Uncovering Europe's best budget hotels since 2001.
Both finalists in France’s presidential race, Nicholas Sarkozy and Ségolène Royal, have insisted on the urgent need to improve the work ethic as a way to boost growth and jobs. Yet when the month of May arrives, the question on most people’s lips is: “What are you doing for the ‘ponts de mai’?”
The “ponts” or bridges of May are regarded as an inalienable right. They arise from the fact that the calendar contains four public holidays which French workers have artfully transformed into a series of long weekends. For example, next Tuesday, May 1, is Labor Day. So in order to make a four-day weekend, you take Monday off.
Thanks to the 35-hour working week ushered in by the Socialist government in 1998, many French employees are obliged to take off a couple of days of RTT (reduction du temps de travail) every month to comply with the shortened work week. As an article in Le Parisien advised yesterday, “by taking three RTT’s you can straddle the bridges to arrive, fresh as a carp, in the month of June.”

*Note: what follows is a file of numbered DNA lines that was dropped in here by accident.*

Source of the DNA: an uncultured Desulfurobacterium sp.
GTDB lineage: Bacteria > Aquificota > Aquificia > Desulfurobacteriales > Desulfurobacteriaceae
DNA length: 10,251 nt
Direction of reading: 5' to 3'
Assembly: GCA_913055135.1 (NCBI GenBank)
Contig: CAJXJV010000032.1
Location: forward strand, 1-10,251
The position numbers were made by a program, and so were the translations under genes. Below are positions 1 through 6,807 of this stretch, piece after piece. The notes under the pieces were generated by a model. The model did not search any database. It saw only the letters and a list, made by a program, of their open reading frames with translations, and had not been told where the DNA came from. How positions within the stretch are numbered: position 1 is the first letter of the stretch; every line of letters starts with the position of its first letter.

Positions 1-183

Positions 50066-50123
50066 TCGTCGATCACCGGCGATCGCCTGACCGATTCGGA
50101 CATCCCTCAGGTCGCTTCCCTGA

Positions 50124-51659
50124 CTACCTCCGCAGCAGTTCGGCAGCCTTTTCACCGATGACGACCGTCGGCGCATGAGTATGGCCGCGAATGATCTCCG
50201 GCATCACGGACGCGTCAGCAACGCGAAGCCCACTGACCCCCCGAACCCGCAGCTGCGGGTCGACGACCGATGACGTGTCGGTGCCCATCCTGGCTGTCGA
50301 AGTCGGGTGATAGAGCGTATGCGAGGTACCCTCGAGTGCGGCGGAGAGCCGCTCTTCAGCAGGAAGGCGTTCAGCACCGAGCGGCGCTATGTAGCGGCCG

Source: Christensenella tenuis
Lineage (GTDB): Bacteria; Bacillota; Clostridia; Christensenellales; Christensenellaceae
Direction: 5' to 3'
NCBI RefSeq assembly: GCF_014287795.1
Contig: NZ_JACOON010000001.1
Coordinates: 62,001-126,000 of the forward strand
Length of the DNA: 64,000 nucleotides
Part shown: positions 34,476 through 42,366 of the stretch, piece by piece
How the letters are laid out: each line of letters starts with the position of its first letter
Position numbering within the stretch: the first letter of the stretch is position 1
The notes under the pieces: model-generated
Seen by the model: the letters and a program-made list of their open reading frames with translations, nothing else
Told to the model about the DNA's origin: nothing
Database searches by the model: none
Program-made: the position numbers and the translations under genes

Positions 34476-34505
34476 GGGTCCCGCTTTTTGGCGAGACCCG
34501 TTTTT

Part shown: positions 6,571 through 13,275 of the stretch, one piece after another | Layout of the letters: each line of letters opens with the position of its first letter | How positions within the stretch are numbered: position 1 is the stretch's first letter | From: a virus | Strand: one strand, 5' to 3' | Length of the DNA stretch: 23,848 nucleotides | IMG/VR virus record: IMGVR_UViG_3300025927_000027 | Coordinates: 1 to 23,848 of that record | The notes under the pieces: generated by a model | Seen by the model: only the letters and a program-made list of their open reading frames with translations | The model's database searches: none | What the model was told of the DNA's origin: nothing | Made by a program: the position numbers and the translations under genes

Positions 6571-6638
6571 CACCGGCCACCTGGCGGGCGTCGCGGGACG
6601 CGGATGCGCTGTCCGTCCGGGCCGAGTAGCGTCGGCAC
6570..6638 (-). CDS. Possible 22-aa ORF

So be warned that work dwindles to a trickle in May, and it is often hard to find public services around these weekends. Here are the dates: Tuesday, May 1 (Labor Day); Tuesday, May 8 (Victory Day 1945); Thursday, May 17 (Ascension Day); Monday, May 28 (Pentecost.)